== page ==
A recent report from the Cleantech Group paints a broad picture of the corporate arms race for big data investments, the ever-evolving data technology, and the challenges involved in harnessing sophisticated data trends. To give you the gist of Cleantech’s “Agriculture Gets Smart: The Rise of Data and Electronics” report, we put together the takeaways.
The Report Rundown
As big data, or multiple and massive sets of complex information streamed into one platform, has swept across industries, Ag giants have also rushed to reap the benefits. Big data tech like robots, drones and smart-data-platforms all could revolutionize the farming industry by increasing crop yields and revenue come harvest time.
A pinnacle point for the big data and Ag fusion was in late 2013, when Monsanto acquired The Climate Corporation, a provider of agriculture insurance and climate-based data analytics. Monsanto claims that data science could be a $20 billion opportunity beyond its core focus. This move triggered other large corporations to dip into the market, and i3 has recently tracked partnerships and investments from Syngenta, DuPont, and Cargill, as well as Google, BP, GE, and Mitsui.
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The Cleantech Group found that while mega corporations are honing in on the precision agtech market, startups are at the epicenter of industry innovation, creating infrastructures and data-managing software to optimize precision on farms. Corporations are especially interested in sensor technology and positioning systems, which are now being added to drones, or unmanned aerial vehicles (UAVs), and robotics, as well as global navigation satellite systems (GNSS) and global positioning systems (GPS), allowing farmers to assess and program fertilizer, water, and pesticide inputs for each plant.
Companies like PrecisionHawk, Aerial Precision, Ceres Imaging, and Honey Comb are currently at the forefront of UAV technology, manufacturing drones fully equipped with photo and video, mapping capabilities, and artificial intelligence. Blue River Technology is taking it a step further, designing robotic equipment complete with computer vision and learning algorithms.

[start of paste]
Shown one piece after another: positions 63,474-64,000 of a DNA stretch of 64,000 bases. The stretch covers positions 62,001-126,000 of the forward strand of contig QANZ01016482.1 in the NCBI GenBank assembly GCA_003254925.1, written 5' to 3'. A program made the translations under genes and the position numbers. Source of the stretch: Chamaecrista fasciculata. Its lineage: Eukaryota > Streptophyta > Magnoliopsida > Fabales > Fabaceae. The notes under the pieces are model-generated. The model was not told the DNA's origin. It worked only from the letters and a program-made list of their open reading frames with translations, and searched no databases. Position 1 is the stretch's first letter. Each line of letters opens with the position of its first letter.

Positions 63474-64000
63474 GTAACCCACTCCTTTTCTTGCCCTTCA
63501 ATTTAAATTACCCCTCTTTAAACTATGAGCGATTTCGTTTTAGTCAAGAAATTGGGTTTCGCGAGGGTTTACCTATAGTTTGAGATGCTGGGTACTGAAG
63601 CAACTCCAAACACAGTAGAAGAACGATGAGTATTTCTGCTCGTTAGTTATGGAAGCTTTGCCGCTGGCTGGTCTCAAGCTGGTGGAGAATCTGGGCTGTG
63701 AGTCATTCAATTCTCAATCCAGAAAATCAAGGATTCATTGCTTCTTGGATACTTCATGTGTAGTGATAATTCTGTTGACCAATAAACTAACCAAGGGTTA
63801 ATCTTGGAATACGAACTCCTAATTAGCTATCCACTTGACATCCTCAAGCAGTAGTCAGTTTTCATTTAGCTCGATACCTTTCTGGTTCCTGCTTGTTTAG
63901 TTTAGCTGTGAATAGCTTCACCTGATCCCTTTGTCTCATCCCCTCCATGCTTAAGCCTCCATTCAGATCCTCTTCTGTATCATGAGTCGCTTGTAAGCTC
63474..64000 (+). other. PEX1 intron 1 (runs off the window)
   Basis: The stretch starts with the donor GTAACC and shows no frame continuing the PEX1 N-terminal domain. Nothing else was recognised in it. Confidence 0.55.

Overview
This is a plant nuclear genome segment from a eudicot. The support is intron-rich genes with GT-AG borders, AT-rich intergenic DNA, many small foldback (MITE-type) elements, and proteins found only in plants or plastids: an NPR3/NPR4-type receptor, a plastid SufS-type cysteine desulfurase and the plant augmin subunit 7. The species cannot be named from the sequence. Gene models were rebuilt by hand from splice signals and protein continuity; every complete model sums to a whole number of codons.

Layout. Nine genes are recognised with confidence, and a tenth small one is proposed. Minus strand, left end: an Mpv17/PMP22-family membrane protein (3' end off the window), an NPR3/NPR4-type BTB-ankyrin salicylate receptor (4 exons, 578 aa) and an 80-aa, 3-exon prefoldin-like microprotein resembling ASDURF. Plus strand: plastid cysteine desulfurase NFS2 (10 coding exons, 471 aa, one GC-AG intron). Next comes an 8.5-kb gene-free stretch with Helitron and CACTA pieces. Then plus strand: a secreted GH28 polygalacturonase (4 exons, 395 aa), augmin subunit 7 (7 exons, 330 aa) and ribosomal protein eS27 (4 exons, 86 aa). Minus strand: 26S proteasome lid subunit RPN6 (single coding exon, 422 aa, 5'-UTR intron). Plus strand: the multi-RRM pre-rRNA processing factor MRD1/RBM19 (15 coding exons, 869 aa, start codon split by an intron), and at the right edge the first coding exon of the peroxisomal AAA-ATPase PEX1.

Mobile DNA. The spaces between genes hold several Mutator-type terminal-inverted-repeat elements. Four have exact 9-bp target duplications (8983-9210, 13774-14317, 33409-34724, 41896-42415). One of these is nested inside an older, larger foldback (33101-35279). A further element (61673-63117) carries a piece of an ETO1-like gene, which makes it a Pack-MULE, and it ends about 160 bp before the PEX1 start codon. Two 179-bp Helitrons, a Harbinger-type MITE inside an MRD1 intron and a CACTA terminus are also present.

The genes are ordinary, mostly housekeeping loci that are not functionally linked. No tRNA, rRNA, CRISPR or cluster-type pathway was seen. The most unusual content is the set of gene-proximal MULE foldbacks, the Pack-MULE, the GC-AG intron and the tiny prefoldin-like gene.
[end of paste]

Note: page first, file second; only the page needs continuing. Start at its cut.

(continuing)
Plugging It All In
With the emergence of these multifunctional technologies, the challenge is combining the data into one simple system that farmers can access. The solution is finding a universal wireless infrastructure to transfer data from sensors to a central software system. Intelligent Wireless Networks is developing specialized WiFi networks for rural areas that may not be covered by major carriers, making it easier for farmers to gather data. Once the data is localized, cloud-based platforms, developed by companies like OnFarm and Granular, integrate the data so farmers can put it into practice in the fields.
This brings about a new challenge: gaining the trust of farmers. “Farmers are becoming increasingly concerned about who owns the data generated on their farms, who can access it, and for what reason,” said Lance Donny, CEO of OnFarm.
According to Cleantech, it’s not likely that growers will eschew new technologies and fail to adapt. However, as big data continues to extend into the Ag industry, companies need to define clear guidelines with farmers about confidentially and data ownership.
With new companies and technologies sprouting up all the time, corporations are looking to invest in the ones that will set them above competitors in the market. While we can only speculate over which industry giant — Monsanto, Google, or perhaps an unexpected player — will seize the next billion-dollar big data and ag company, Cleantech says that is it these major partnerships, investments, and acquisitions that will shape the industry in the coming years.
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